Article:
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AERONCA 100 - G-AEVS (1936/7) 'Jeeves' is one of only 24 'flying bath tubs' built by the Aeronautical Corporation of Great Britain, Ltd at Peterbrough. It is almost identical to the US built Aeronca C-3 apart from being fitted with interchangeable fabric covered ailerons instead of metal ones and a J.A.P. Model J99 engine instead of the Aeronca E-113C. 'Jeeves' is the longest serving RAC aircraft.
  ARROW ACTIVE 2 - G-ABVE (1932) An aircraft built by Arrow Aircraft of Leeds. Despite being utilised as an aerobatic sports aircraft Arrows original intention was to sell it to the military. Record breaking air-race pilot Alex Henshaw owned first prototype Arrow Active 1 and had a lucky escape by parachute when the aircraft caught fire and was subsequently destroyed in the resulting crash. The Arrow Active 2 was built with a slightly more powerful Gipsy III engine and has happily survived despite being damaged and rebuilt a number of times since.
MILES M14A HAWK TRAINER 3 - G-AKAT (1940) This Miles M14A Hawk Trainer, or Magister as it was know in military use, is one of only a handful surviving in flying trim. There were 54 examples of the Hawk Trainer Mk 3 built, primarily for civillian training and export use, but 8 of those also found their way to the RAF. The RAF used the 'Maggie' for Elementary Flying Training with successful candidates moving on to fly aircraft such as the North American Harvard and, eventually, progressing to frontline aircraft such as the Hurricane or Spitfire. (Picture: Andy Wood)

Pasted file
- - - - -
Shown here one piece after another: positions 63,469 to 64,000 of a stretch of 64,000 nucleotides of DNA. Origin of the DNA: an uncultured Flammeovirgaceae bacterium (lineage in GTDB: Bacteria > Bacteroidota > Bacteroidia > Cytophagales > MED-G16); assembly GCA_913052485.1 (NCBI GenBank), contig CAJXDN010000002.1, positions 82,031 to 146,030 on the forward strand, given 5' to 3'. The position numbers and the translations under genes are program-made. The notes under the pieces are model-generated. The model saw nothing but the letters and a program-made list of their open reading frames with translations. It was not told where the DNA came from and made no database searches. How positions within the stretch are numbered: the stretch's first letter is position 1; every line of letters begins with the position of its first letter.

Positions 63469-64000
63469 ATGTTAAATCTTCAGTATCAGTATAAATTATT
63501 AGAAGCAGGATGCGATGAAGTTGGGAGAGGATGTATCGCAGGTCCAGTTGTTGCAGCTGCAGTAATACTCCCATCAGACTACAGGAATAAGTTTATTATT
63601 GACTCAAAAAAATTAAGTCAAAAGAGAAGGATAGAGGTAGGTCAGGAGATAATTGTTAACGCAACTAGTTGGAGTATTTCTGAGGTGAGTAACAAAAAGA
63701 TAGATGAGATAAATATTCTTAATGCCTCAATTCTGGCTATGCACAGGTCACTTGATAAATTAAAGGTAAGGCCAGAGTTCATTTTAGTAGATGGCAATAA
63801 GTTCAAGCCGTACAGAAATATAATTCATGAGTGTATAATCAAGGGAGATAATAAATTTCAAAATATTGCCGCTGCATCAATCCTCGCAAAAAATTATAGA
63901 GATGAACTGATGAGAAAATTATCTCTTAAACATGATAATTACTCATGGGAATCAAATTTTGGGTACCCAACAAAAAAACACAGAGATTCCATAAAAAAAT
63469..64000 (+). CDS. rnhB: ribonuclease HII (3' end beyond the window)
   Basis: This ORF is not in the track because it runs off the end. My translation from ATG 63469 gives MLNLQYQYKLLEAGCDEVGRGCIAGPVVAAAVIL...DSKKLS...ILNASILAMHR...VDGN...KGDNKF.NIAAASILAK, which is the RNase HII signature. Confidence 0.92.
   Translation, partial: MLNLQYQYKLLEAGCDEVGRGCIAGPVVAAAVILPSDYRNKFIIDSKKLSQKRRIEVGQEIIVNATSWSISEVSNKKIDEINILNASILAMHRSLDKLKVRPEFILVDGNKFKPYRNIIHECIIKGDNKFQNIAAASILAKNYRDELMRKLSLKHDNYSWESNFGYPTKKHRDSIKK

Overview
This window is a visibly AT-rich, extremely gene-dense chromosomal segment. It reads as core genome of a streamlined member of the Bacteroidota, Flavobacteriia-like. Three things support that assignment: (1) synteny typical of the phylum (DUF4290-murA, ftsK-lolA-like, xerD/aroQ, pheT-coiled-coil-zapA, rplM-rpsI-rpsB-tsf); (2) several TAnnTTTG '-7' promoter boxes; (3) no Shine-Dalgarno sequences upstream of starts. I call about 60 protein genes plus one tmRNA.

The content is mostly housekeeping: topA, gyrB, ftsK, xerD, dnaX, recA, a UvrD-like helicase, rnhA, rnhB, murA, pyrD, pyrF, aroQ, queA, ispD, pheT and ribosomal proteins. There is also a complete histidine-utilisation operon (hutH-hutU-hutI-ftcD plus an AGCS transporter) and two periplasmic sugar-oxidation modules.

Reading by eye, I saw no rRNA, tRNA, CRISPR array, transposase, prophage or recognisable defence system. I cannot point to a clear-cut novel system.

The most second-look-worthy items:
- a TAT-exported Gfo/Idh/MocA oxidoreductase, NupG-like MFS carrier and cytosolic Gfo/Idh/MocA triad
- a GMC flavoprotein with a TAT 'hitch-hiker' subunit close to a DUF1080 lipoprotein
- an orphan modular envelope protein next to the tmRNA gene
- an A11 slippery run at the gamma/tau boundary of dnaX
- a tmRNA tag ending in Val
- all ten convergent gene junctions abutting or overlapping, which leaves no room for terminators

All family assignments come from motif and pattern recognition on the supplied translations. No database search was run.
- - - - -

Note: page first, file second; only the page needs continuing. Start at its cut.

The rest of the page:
FOKKER DR1 'TRIPLANE' REPLICA - G-BVGZ (1994) This Fokker Dr. I 'Dreidecker' replica represents one of the most feared fighter aircraft of World War One. The type was used to devastating effect by the legendary Manfred von Richthofen (the Red Baron) circa 1918, in whose colours the aircraft currently displays. Despite its outward appearance the aircraft is powered by a modern Lycoming engine.